Reassigning to Kevin. I don't think this is a core layout bug, based on Simon's research. Looking at his comment, I think (1) could be some combination of hyatt and kevin, and (2) should go to kevin as well. (1) sounds like a new feature, and I think this probably falls below the line for NS6. What do you think? (2) kind of sounds like a new feature, too (a flag that says whether the view manager should bias it's rects horizontally or vertically?) It could be a simple change, but I really don't know. If it really has significant impact on mac performance it's worth examining now, at least. If the impact isn't large, we should Future it too. Is there any way any of the macheads could mock up a simple test program that could be used to compare painting performance of the tall-and-skinny's vs. the short-and-wide's? Maybe post a request to some of the mac newsgroups for feedback from outside netscape?
Assignee: buster → kmcclusk
Status: ASSIGNED → NEW
um, the region->rect code is all mac-specific. what does this have to do with the view manager?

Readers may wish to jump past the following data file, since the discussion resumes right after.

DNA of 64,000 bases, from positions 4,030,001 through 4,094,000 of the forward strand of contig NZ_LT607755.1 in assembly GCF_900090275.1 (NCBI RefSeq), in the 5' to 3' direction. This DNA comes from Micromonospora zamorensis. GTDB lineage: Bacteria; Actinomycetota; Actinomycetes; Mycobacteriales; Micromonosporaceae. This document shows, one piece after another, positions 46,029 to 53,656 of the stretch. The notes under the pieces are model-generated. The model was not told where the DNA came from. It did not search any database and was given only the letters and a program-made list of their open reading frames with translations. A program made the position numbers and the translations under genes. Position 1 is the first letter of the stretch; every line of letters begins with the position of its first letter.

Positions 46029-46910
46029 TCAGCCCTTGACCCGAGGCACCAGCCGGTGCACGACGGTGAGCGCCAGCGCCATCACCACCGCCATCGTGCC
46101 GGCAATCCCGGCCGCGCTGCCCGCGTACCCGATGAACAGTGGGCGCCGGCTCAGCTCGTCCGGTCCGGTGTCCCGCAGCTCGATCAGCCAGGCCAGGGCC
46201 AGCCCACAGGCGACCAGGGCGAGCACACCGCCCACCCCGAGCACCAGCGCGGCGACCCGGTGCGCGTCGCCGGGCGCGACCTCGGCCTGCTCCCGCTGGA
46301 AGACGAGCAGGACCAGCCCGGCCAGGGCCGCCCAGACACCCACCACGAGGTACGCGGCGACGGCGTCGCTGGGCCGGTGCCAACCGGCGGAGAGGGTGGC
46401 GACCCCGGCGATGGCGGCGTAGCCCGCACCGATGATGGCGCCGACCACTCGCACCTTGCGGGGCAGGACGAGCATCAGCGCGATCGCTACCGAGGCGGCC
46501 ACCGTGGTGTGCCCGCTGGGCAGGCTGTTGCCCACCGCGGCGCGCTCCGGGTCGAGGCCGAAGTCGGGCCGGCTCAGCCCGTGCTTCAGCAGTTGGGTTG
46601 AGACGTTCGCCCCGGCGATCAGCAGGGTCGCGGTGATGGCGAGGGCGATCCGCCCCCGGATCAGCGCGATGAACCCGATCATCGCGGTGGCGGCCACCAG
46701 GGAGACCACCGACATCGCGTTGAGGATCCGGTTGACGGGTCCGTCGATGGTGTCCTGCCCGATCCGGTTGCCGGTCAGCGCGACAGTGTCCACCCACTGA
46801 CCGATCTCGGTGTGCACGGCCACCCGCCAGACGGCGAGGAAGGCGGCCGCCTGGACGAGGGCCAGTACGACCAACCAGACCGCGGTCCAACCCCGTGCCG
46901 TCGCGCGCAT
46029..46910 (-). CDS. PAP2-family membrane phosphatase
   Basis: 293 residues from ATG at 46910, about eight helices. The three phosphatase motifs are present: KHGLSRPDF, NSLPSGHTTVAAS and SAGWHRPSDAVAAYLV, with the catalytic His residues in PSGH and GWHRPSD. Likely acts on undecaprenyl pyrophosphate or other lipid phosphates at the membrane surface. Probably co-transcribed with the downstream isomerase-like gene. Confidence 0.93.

This bug should be reassigned to Pink (who I believe last worked in that code) or me (who volunteered to work from time to time on Mac specific issues), or maybe Simon (who never refuses anything). We'll work it out between us. In the meanwhile, if some pointy-heads can approve for beta3 or rtm... A copy of some mails we exchanged with Simon and Mike is below. Simon Fraser wrote: > > Pierre Saslawsky wrote: >> >>Nice investigation on http://bugzilla.mozilla.org/show_bug.cgi?id=53657... >> >>I have a question though. When we have this: >> >>_____________________________ >>| | >>| | >>| | >>| | >>| | >>| | >>| | >>| | >>| | >>|____ ______________| >> |__________| >> >>Is it really faster to draw this: >> >>_____________________________ >>| | | | >>| | | | >>| | | | >>| | | | >>| | | | >>| 1 | 2 | 3 | >>| | | | >>| | | | >>| | | | >>|___| |_____________| >> |__________| >> >>or even this: >> >>_____________________________ >>| | >>| | >>| | >>| | >>| 1 | >>| | >>| | >>| | >>| | >>|____________________________| >> |___2______| >> >>rather than this (as we used to - in one pass)? >> >>_____________________________ >>| | >>| | >>| | >>| | >>| 1 | >>| | >>| | >>| | >>| | >>| ............ | >>|___|__________|_____________| > > In this case, it might be faster to draw the last one, but that's not > true in general (consider the case of updating two, small, distant > rectangles at the same time). Indeed, this is what we used to do (just > draw the bounding rectangle), and an optimization that Pinkerton put in > was to break this up into rects, and update each rect; this really sped up > scrolling. We've been playing with some rect coalescing here, but need > some code that a) breaks a RgnHandle into horizontal (not vertical) rects, > and b) coalesces rects intelligently to avoid updating lots of small rects. > A solution could be to break the region into horizontal rects as you wrote, but also to do the process in 2 passes: 1 to calculate all the rects and put them into an array, 1 to draw each rect. Then we could optimize by looking into the array. If one of the rect is larger than 60% or 80% of the entire region bounding rect, or if the number of rectangles is larger than let's say 4 (or whatever number is required for a faster scrolling), then we would draw the region bounding rect instead of the array of rectangles.